A dopamine transporter polymorphism is a risk factor for borderline personality disorder in depressed patients
Background. Borderline personality disorder (BPD) is often co-morbid with major depression and may complicate its treatment. We were interested in differences in genetic and developmental risk factors between depressed patients with or without a co-morbid BPD.
Method. Out-patients with major depressive disorder were recruited for two treatment trials. Assessment of depressed patients included the assessment of personality disorders, developmental risk factors and DNA samples for genetic analyses.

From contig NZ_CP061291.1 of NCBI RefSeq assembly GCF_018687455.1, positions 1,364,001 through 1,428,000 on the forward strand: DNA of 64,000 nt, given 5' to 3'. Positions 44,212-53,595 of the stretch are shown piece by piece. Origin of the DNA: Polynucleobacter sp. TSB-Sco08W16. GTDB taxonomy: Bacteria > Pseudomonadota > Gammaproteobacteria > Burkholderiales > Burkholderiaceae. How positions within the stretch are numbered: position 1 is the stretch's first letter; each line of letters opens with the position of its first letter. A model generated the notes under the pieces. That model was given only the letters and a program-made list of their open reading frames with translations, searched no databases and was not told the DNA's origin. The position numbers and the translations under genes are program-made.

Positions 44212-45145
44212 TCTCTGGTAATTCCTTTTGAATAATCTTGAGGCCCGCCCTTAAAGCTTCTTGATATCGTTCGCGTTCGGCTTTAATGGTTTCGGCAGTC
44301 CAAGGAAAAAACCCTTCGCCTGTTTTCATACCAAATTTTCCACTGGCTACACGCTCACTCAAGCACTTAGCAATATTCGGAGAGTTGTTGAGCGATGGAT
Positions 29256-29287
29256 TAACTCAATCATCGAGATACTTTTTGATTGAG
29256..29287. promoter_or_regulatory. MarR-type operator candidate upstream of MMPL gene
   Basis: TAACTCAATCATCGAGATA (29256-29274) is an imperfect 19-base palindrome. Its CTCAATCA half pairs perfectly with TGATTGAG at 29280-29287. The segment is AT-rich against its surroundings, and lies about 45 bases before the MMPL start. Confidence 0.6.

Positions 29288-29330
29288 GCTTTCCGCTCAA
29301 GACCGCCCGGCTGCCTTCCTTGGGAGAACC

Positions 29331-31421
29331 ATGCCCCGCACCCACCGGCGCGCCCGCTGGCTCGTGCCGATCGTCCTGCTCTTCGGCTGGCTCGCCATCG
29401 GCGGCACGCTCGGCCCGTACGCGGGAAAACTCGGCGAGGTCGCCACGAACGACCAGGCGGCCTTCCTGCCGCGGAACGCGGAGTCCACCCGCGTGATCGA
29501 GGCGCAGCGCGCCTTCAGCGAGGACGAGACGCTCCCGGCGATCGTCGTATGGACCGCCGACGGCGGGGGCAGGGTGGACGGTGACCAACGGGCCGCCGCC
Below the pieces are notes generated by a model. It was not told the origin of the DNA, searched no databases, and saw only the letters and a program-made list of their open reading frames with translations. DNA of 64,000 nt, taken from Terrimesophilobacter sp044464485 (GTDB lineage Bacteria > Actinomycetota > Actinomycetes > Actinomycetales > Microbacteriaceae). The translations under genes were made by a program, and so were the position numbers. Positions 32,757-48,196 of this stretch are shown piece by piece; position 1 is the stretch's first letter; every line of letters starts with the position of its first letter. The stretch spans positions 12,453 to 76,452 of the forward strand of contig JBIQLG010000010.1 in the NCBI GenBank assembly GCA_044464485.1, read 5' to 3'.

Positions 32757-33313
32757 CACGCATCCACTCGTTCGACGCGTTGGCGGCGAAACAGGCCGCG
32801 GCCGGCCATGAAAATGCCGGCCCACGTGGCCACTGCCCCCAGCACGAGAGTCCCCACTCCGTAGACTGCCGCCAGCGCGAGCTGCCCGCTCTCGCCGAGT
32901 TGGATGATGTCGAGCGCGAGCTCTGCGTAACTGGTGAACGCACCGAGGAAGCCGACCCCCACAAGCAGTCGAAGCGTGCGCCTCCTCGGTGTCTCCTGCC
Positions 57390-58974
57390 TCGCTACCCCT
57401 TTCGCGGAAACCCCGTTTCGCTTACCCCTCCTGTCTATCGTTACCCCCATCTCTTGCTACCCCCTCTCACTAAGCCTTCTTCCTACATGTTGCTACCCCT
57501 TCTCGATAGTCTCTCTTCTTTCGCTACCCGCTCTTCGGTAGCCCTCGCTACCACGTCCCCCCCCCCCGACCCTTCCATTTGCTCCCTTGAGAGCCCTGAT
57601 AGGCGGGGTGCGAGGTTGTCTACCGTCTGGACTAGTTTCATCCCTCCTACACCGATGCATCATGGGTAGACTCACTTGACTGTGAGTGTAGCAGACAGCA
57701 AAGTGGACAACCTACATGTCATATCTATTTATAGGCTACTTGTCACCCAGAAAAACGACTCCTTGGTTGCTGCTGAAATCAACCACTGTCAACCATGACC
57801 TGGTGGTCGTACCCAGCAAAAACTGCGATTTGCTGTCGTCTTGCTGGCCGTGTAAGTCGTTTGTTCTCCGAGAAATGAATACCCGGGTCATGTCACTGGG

Results. In each study there was a significant association between the 9-repeat allele of the dopamine transporter (DAT1) and BPD, with odds ratios (OR) >3 and p[less-than-or-eq, slant]0·02. This association remained significant when developmental risk factors for BPD (childhood abuse and neglect and borderline temperament) were also included in the analyses. The OR was even larger in the depressed patients aged [gt-or-equal, slanted]35 years (OR 9·31, p=0·005).
Conclusion. This replicated association in depressed patients between the 9-repeat allele of DAT1 and BPD may provide clues to understanding the neurobiology of BPD. The finding that the association is larger in the older depressed patients, suggests that the 9-repeat allele may be associated with a poorer prognosis BPD, rather than a young adult limited variant of BPD.
c1 Department of Psychological Medicine, Christchurch School of Medicine & Health Sciences, PO Box 4345, Christchurch, New Zealand. (Email: email@example.com)